Virtual reality simulations to train field engineers
In an effort to provide hands-on training to risk engineers in the realm of hazard identification and safety, we have created a series of virtual reality (VR) simulations. The simulations, which are designed to be viewed from a first-person perspective, encompass a variety of environments, including a manufacturing plant, a warehouse, and an exterior walkthrough. The objective of the simulations is to challenge users to locate and document, through virtual photography, various safety violations they encounter in these settings. The VR simulations provide an innovative, immersive, and engaging way to impart the technical concepts related to hazard identification and safety to risk engineers.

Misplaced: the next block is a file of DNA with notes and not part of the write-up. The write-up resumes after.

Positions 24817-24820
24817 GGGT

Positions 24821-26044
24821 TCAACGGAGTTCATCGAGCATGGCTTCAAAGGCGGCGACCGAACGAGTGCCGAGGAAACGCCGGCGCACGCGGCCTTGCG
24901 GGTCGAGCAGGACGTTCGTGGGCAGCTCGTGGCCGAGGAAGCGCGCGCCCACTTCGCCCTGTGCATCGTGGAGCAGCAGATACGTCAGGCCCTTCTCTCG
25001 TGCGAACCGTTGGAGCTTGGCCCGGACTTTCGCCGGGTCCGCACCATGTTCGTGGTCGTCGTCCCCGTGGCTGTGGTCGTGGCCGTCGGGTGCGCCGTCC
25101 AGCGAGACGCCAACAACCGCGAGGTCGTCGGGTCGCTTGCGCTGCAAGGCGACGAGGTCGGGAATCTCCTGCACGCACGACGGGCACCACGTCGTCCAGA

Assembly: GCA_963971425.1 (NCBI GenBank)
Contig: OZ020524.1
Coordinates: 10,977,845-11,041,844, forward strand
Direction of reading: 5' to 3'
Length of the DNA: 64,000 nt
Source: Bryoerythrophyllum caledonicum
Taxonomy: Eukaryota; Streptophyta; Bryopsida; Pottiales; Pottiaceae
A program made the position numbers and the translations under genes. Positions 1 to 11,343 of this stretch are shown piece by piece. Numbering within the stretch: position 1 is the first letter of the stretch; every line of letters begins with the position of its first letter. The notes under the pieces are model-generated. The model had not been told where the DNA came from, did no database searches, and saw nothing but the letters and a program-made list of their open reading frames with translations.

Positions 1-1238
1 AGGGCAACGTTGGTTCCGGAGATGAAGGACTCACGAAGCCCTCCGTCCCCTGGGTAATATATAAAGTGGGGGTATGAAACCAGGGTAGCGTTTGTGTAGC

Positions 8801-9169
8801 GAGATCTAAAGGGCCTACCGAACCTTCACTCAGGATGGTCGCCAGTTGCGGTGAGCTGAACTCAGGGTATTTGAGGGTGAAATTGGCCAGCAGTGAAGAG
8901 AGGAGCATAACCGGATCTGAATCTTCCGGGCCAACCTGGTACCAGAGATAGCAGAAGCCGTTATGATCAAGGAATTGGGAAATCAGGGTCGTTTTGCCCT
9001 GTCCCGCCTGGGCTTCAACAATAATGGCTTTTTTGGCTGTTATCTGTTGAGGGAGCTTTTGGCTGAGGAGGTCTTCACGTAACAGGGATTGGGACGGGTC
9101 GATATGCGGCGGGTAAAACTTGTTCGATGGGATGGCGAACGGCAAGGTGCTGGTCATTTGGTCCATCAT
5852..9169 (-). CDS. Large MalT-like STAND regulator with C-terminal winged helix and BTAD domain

Exploring a Jet Engine – An Activity for Kindergarten students.
Jet engines move the airplane forward with a great force that is produced by a tremendous thrust and causes the plane to fly very fast. This simulation provides an overview of the working mechanism of a Jet Engine from a beetle’s perspective.